One of my favorite parts of these books is the four end pages that include nature facts and resource suggestions. I particularly love all the activity ideas. As one of your former students, I was reminded, in a way, of the word play exercises you assign. Tell us about the process of writing these.

They are sort of like your wordplays, Cordelia!  I loved creating these activities, as a way to help deepen a child’s experience both of the book and the wider natural world.  In designing them, I tried to think about how best to engage the various senses and how to “jump off” the books to allow for experiences outdoors, with the creative arts (drawing, writing, drama), and with science.  These activities and those on publisher Dawn’s website www.dawnpub.com connect with National Science Standards for preschool-grade 3.

Hopefully, the books and activities also help to connect with some of the aims of the “Growing Green” movement.  Parents and educators are recognizing the importance of prying kids from screens and getting them outdoors on a regular basis.  Richard Louv brought this need to national attention in his book Last Child in the Woods: Saving Our Children from Nature-deficit Disorder and Todd Christopher offered playful models in The Green Hour: A Daily Dose of Nature for Happier, Healthier, Smarter Kids.  The National Wildlife Federation, American Hiking Society, and National Gardening Association are but a few of the organizations with family- and school-related initiatives.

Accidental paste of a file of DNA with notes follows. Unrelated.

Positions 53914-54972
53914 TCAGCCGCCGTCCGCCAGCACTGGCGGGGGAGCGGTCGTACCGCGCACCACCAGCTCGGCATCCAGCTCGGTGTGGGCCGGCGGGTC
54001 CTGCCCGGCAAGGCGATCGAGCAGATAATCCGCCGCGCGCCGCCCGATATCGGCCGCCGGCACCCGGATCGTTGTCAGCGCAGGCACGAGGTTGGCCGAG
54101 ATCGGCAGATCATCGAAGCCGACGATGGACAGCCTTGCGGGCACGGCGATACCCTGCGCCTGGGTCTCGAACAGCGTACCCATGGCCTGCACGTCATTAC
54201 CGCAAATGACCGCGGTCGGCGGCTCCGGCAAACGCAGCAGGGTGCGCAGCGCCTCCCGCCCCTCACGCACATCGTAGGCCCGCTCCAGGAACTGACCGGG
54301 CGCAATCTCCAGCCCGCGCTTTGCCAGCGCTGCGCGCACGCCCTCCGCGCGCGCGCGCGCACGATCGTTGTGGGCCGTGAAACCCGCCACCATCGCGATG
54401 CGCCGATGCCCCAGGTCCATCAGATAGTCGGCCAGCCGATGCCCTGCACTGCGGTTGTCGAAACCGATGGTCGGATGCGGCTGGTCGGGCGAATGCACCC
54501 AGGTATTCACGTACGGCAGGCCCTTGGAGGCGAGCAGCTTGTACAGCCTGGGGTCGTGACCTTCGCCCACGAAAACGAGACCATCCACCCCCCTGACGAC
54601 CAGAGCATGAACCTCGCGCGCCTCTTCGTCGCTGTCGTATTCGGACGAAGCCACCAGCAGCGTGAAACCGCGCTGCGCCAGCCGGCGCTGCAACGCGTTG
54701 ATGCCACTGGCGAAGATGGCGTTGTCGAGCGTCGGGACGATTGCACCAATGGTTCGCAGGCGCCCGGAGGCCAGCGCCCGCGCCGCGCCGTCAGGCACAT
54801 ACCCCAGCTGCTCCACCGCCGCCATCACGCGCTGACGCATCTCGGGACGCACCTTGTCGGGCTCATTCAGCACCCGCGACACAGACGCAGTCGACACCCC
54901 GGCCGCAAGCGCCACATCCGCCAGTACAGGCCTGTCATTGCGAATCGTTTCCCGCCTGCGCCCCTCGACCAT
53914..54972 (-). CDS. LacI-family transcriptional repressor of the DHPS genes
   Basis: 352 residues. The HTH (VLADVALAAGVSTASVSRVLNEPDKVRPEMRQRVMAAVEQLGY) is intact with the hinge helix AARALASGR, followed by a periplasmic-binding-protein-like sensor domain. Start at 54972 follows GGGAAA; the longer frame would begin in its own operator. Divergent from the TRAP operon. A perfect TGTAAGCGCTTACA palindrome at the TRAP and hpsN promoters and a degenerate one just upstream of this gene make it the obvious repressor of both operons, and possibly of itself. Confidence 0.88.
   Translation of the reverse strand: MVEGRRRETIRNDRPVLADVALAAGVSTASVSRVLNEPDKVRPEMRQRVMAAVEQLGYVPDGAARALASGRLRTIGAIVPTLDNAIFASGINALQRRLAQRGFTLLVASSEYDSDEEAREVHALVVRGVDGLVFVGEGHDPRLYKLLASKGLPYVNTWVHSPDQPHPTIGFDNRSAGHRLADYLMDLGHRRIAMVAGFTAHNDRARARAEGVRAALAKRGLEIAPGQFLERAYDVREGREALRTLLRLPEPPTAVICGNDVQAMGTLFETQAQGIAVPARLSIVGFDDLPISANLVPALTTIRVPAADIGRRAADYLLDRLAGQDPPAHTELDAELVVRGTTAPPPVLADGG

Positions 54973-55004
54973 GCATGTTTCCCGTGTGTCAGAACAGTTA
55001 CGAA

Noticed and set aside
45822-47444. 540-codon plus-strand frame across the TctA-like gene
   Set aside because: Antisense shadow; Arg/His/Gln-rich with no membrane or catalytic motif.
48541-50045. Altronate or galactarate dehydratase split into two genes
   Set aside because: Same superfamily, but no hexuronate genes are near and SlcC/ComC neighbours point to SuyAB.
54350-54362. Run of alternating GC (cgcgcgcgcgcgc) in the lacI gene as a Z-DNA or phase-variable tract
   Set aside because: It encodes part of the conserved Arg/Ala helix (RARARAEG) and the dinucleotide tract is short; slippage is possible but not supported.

So far, Jo has sung her way through the Garden, the Pond and the Woods. Is she going anywhere else?

Maybe a meadow—though the series may end with these three books.  The publisher has also done board books of the series and plans to do audio books.